In search of the lemurs of Madagascar
Remembering King Julien and his band of merry lemurs in the Disney movie Madagascar. Here is an account of Dr Mita Nandy’s journey to Madagascar, the land of surprises and amazing creatures.
Following the dictates of my passion to explore the unseen, we visited Madagascar in mid-June 2018. The red island of Madagascar is home to many amazing animals found nowhere else on Earth.
My trip was primarily to see the Lemurs, the most threatened mammal group on Earth. Although Madagascar has more than 110 species of lemurs, 90% of them are facing extinction and many species have already gone extinct. Lemurs are crucial to the survival of the island’s flora and fauna; they help disperse seeds from all of the variety of fruits they eat. Without the work of the lemurs, the forests would die. Unfortunately, Madagascar also faces a cycle of crushing poverty. Malagasy people have increasingly taken to slash-and-burn farming in an effort to earn money. When people have almost the bare minimum of access to food, education and health, conservation is not easy. Moreover, climatic changes, along with the absence of wild corridors to link fragmented forests, result in lemurs rarely having the option to move somewhere new, predisposing them to serious harm of complete eradication.
During our 4 days trip to Madagascar’s eastern rainforests, especially the Andasibe-Mantadia National Park, gave us multiple opportunities to watch these amazing creatures in their own habitat. We spotted 15 species of varying shapes, sizes and colours; ranging from adorable to curious to cantankerous and stubborn.
We spotted a family of indris also called the Babakoto, the largest and fluffiest of lemur species, approx. 3 feet in height with a stubby tail, staring down at us from tall treetops and calling in a series of loud eerie wailing calls The diademed Sifaka jumping from branch to branch could be readily distinguished from all the other lemur species by its characteristic markings of grey and golden hue in its moderately long, silky and luxuriant coat. We got a few glimpses of the bamboo lemurs characterized by a grey-brown fur. Their muzzles were short and their ears round and hairy. Due to dense damp and dark rain forests, photography here was not good. The same day during our moonlit night walk, we spotted the world’s smallest primate, the doe-eyed mouse lemur.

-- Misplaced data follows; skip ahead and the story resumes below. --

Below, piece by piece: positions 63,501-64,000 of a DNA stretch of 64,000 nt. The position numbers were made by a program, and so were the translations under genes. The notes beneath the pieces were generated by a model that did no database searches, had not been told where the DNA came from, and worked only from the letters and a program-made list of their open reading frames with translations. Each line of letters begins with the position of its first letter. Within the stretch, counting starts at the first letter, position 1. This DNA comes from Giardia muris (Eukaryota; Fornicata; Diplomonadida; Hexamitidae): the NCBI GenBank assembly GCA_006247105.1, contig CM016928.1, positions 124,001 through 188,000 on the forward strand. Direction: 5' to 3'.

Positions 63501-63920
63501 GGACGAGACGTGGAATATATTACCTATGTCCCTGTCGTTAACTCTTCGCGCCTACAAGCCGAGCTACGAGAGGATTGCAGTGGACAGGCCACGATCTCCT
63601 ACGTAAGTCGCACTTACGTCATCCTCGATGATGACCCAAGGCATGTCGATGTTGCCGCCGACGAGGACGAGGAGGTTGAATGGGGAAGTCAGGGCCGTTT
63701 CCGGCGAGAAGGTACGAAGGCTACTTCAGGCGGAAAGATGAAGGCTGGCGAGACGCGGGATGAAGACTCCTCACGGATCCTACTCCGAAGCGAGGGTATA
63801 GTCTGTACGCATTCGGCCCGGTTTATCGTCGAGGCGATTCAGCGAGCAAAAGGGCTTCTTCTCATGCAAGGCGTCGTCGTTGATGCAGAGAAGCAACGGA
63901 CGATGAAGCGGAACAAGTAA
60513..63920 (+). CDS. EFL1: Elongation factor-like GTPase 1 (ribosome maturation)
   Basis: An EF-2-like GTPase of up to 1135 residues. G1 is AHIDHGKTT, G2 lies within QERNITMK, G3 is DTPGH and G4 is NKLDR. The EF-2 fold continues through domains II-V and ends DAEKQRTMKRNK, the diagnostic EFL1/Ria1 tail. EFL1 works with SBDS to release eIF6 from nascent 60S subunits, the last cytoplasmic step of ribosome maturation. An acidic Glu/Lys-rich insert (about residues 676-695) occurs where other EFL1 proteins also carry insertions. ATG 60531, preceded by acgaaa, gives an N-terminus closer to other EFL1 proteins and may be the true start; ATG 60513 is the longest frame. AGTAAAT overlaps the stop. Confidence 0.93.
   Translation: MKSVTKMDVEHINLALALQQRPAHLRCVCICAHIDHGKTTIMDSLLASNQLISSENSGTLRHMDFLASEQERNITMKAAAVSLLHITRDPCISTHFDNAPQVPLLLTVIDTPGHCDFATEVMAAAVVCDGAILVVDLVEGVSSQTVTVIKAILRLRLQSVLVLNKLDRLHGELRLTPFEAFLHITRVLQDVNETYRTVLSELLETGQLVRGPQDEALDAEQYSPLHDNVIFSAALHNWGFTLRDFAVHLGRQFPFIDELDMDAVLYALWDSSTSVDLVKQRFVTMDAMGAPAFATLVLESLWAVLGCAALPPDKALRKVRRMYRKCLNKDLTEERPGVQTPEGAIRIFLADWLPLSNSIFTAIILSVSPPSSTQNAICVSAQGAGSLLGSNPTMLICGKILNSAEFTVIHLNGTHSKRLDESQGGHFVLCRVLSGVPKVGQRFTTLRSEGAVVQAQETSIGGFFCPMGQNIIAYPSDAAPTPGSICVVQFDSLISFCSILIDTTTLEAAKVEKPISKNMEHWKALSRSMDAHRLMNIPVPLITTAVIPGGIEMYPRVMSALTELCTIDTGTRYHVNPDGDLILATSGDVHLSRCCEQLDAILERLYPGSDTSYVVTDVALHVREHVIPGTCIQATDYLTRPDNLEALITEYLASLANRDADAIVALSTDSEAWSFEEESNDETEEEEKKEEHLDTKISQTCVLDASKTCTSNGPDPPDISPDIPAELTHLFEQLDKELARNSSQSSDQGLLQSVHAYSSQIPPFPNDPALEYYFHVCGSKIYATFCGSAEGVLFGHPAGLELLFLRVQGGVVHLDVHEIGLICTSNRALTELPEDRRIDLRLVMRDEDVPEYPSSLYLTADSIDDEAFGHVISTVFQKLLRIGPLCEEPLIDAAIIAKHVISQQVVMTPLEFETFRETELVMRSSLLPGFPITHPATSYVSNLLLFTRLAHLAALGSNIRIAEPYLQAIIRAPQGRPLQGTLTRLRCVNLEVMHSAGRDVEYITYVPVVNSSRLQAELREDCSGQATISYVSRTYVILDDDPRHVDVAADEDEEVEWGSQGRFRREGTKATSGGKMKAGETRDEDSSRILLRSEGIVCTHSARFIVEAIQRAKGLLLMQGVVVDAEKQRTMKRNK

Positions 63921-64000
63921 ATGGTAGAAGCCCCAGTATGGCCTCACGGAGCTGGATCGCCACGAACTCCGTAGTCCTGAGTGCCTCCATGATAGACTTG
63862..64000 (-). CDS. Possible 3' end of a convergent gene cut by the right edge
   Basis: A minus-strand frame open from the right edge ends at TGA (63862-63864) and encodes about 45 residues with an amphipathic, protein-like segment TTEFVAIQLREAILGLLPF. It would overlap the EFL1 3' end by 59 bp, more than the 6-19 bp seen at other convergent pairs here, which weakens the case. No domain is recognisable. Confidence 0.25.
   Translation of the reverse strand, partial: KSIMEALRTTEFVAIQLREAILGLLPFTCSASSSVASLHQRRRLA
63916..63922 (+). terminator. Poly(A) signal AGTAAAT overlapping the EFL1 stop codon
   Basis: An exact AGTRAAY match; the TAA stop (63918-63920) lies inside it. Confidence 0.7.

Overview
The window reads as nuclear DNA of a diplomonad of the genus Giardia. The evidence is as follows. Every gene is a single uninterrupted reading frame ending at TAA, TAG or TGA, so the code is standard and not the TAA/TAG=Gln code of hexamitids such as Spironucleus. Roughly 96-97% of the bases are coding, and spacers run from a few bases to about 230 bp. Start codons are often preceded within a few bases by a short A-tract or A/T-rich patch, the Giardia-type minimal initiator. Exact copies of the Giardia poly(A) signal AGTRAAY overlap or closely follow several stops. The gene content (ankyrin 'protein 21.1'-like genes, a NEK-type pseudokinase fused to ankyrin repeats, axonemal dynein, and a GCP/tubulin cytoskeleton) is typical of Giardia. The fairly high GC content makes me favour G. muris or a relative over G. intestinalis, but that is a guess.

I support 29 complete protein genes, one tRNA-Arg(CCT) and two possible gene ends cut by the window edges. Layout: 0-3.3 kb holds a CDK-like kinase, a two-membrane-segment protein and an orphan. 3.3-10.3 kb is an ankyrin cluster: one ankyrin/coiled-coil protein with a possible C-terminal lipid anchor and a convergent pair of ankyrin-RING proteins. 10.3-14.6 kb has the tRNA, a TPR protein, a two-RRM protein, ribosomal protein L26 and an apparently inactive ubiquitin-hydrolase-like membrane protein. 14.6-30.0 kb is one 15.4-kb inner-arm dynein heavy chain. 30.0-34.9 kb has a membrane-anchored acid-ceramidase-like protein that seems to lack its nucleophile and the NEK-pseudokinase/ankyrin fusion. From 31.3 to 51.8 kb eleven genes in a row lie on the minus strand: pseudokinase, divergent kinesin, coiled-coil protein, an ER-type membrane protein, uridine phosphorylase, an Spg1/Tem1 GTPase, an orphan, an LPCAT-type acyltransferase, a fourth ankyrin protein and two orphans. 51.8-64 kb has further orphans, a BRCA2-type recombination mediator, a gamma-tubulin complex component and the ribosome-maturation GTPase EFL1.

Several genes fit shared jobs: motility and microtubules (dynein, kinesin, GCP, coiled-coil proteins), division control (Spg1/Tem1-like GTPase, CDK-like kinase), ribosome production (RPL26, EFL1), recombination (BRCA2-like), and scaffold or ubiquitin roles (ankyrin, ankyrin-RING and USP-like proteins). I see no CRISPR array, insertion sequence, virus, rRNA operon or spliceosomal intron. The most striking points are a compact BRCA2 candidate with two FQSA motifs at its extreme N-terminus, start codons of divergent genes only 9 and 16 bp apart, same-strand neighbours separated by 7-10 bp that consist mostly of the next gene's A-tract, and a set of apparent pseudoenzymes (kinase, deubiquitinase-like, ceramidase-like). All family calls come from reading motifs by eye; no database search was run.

Lemurs not only share our trait of opposable thumbs, but they’re also intelligent. In Vakona Park they constantly followed us and at times perched on our shoulders searching our bags for food. The curious black-and-white ruffed lemurs kept us entertained with all sorts of acrobatic moves in the expectation of receiving some fruits. In the Palmerium Island Reserve, we saw some newer species like the black lemurs, the crowned lemurs, the red-bellied lemurs, the red ruffed lemurs, the brown lemur and the great bamboo lemur. In Lemur park about 25 km from the capital Antananarivo we came across the Ringed-tail lemurs, the only lemurs that prefer to be on the ground. We found them in groups of 4to10 either eating flowers or grooming each other with their double tongue. The crowned Sifaka and the Mongoose lemurs were found busy feeding on soft bamboo stems The Coquerels, also known as the brown and white Sifaka lemurs hopping two-legged dance across the forest floor was an amazing sight to behold.
Human beings have grown apart from these primates for approx. 60 million years but one look at a lemur reminds us how much we still have in common.
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